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DNA replication stress can cause chromosomal instability and tumor progression. One key pathway that counteracts replication stress and promotes faithful DNA replication consists of the Fanconi anemia (FA) proteins. However, how these proteins limit replication stress remains largely elusive. Here we show that conflicts between replication and transcription activate the FA pathway. Inhibition of transcription or enzymatic degradation of transcription-associated R-loops (DNA:RNA hybrids) suppresses replication fork arrest and DNA damage occurring in the absence of a functional FA pathway. Furthermore, we show that simple aldehydes, known to cause leukemia in FA-deficient mice, induce DNA:RNA hybrids in FA-depleted cells. Finally, we demonstrate that the molecular mechanism by which the FA pathway limits R-loop accumulation requires FANCM translocase activity. Failure to activate a response to physiologically occurring DNA:RNA hybrids may critically contribute to the heightened cancer predisposition and bone marrow failure of individuals with mutated FA proteins.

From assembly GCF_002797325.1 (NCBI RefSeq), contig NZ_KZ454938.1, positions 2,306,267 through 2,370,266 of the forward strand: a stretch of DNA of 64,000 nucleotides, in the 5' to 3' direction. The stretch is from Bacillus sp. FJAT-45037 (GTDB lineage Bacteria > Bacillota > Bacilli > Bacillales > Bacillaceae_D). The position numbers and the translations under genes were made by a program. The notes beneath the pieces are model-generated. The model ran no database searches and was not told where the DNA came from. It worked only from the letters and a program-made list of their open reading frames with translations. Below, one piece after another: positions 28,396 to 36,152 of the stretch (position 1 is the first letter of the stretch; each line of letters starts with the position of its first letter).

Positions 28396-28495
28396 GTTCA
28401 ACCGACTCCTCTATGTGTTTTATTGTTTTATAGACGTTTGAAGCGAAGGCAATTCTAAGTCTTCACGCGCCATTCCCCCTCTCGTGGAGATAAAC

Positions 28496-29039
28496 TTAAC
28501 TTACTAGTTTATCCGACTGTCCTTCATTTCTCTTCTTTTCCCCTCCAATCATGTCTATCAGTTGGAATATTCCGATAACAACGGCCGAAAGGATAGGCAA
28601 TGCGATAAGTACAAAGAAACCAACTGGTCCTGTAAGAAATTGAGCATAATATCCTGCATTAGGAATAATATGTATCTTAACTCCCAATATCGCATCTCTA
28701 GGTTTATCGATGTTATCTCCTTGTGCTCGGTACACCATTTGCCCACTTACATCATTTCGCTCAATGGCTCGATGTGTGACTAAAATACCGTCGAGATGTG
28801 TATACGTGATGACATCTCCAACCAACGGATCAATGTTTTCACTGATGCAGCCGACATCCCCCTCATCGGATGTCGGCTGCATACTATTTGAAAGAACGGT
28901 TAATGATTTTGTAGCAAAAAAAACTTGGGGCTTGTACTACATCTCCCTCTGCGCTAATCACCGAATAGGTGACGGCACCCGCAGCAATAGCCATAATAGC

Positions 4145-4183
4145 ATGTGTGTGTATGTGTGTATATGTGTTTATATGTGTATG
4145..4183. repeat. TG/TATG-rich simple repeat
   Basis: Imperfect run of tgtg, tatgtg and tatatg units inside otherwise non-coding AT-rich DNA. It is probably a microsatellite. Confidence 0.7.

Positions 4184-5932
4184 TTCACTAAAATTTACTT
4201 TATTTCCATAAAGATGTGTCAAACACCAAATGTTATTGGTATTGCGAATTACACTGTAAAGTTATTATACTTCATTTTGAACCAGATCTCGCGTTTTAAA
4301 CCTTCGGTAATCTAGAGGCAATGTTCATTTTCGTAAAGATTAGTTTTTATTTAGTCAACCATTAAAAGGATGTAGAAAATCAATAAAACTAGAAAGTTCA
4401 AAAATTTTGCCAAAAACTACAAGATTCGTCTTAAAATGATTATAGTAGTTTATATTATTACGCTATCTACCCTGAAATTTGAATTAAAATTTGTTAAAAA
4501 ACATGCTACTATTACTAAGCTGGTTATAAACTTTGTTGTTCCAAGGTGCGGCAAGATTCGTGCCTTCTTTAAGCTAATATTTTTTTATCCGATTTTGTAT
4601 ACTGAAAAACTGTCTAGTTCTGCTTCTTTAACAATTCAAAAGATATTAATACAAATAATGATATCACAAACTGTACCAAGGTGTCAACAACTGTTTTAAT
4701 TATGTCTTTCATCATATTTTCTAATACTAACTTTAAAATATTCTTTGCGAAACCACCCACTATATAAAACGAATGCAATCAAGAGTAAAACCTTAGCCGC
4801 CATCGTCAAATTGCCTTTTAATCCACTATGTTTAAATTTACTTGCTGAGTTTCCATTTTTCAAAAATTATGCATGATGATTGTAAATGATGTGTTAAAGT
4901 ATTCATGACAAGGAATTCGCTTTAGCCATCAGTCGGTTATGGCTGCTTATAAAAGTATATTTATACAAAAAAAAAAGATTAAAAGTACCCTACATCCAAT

Original publication




Journal article


Mol Cell

Publication Date





351 - 361


Animals, DNA Damage, DNA Helicases, DNA Replication, Fanconi Anemia Complementation Group Proteins, Genomic Instability, HeLa Cells, Humans, Leukemia, Mice, Mice, Knockout, Mutation, Nucleic Acid Heteroduplexes